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I've been reflowing SMD parts on PCBs for around a year now. Spark Fun has barely had the capitol to invest in a hot-air rework station, let alone pick and place machines and industrial reflow ovens. Luckily, as business has increased, revenue has allowed us to purchase a few bottom-dollar machines to help with manufacturing. I'm here to tell you, it was all a waste of money...
Don't get me wrong, there is the correct way to manufacture 10,000 units of a caller-ID controller board, and then there is the Spark Fun way. If you're reading this, you're like us - strapped for cash and in need of a good way to reflow PCBs.
Here is a tutorial that will break down the different approaches to SMD reflow soldering, what we've learned, and what to steer clear of.
As always, this stuff can kill you, burn your house down, or make your basement smell pretty foul. Don't try any of this at home - wait, you are at home. Well, just take everything we say with a grain of salt.
SMD Reflow Tutorials:
There are five ways to solder SMD parts that I can think of:
Hand soldering is cheap (no extra equipment needed). You will need a decent iron, but nothing else. $100 is pretty standard for an iron although $50-$2000 is possible.
New users to soldering SMD devices are always intimidated by soldering itty-bitty leads. Believe you me, it can all be hand soldered.
Maybe. I've never used one but Pete does. With a little practice, we can see disconnects and color variations that indicate problems with the naked eye.
Probably not. Don't even think about trying it with your $10 Radio Shack fire starter! But a conical tip of small size works fine. A heftier tip can be beneficial in some cases (helps to move solder blobs).
No really, you can! No matter how small the pitch, even leadless QFN packages, can all be soldered with some solder wick and some solder ball chasing. It's not easy and not fast, but it can be done. The only exception is BGA which I've never tried with an iron. But get creative! All you have to do is heat up the overall area. Soldering from the back side of the PCB using vias as heat ducts has worked for other people.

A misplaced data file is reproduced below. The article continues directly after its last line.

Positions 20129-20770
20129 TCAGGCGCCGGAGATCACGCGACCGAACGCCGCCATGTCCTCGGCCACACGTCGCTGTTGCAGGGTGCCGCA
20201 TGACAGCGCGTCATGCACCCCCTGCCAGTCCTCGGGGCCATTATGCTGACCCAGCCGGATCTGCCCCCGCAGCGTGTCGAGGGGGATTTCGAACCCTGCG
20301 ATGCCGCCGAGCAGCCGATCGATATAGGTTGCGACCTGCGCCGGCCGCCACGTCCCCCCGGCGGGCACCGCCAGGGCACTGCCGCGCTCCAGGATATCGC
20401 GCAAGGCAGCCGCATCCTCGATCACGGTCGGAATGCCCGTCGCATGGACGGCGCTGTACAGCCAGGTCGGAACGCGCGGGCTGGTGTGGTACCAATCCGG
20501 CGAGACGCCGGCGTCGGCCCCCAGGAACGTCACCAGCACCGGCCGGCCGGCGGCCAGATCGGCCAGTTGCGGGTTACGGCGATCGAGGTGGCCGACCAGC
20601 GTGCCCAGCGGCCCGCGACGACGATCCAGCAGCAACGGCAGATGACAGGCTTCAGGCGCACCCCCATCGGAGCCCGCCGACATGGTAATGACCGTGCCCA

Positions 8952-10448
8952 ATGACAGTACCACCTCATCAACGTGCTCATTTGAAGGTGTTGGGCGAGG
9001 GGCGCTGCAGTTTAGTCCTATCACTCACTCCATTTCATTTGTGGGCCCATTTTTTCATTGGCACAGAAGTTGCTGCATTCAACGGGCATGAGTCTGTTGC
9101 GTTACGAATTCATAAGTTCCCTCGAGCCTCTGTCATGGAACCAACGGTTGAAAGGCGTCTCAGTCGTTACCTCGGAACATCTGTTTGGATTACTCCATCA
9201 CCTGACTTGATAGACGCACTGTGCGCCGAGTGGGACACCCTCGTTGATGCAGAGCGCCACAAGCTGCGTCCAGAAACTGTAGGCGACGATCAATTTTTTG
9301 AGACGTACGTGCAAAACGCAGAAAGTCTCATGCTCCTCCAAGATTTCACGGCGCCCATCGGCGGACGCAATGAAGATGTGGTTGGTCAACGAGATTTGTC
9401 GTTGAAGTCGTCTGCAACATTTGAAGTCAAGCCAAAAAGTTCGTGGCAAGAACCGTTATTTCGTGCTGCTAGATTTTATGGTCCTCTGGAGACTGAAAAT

Over all, hand soldering is the way to do it when other means are not available.
Using a toaster oven has been shown to work in many cases. A $50-$100 toaster oven from your local Wally World can do quite nicely. The Seattle Robotics Society's report on Toaster Oven Reflowing covers the process nicely. I've even built up a controller board to try to mimic the real reflow oven profiles.
Ben and I have found that many plastic connectors have low melting points while other connectors (SMD USB connectors with metal housings) have very high reflow points. This was a major problem on the GM862 EVK v2 boards. Time and time again, either the USB connector would fail to reflow because of the metal housing reflecting the heat, or we would bake the board so long that the USB would reflow but the plastic Camera connector would be completely hosed. In other words, you have to destroy the plastic connectors or have larger connectors pop off in your hand. The main culprit in our case was the over-head heating elements in our industrial reflow oven. Since our toaster oven has elements on both top and bottom (the top elements heats up much faster), a toaster oven would have the same Achilles heal, melting the softer components on the top side of the PCB.
Here we have the initial test of the Spark Fun Oster Toaster. Starting from 25C, the ramp is 225C in 5min or 45C/min = 0.75C/s. This is actually pretty good. The commercial reflow ovens are 1-1.5C/s. The massive drop at 5min is when the front door was opened. The toaster can actually hit 250C without any problems.
In the end, toaster ovens work, but they are too dependant on external control or attempting to view inside the little window waiting for something to happen. Over-head elements run the risk of melting plastic connectors to the point of destruction.
Don't get me started. We dropped $2300 on a reflow oven from Madell Tech because we didn't know any better. It was a good lesson learned. The oven is fairly large so shipping was pretty steep. The unit runs on 220V and came with some incompatible Chinese plug on the end.
The profile can be set to any temperature over any length of time through this fancy LCD and a couple tactile buttons.
As you can see, the tray is pretty large. The oven has fans built in for cooling. The elements are IR which heat very quickly allowing the temperature to be monitored very closely. The slim brown thing is the temperature sensor that is supposed to be taped to every PCB that is reflowed - something we've never done.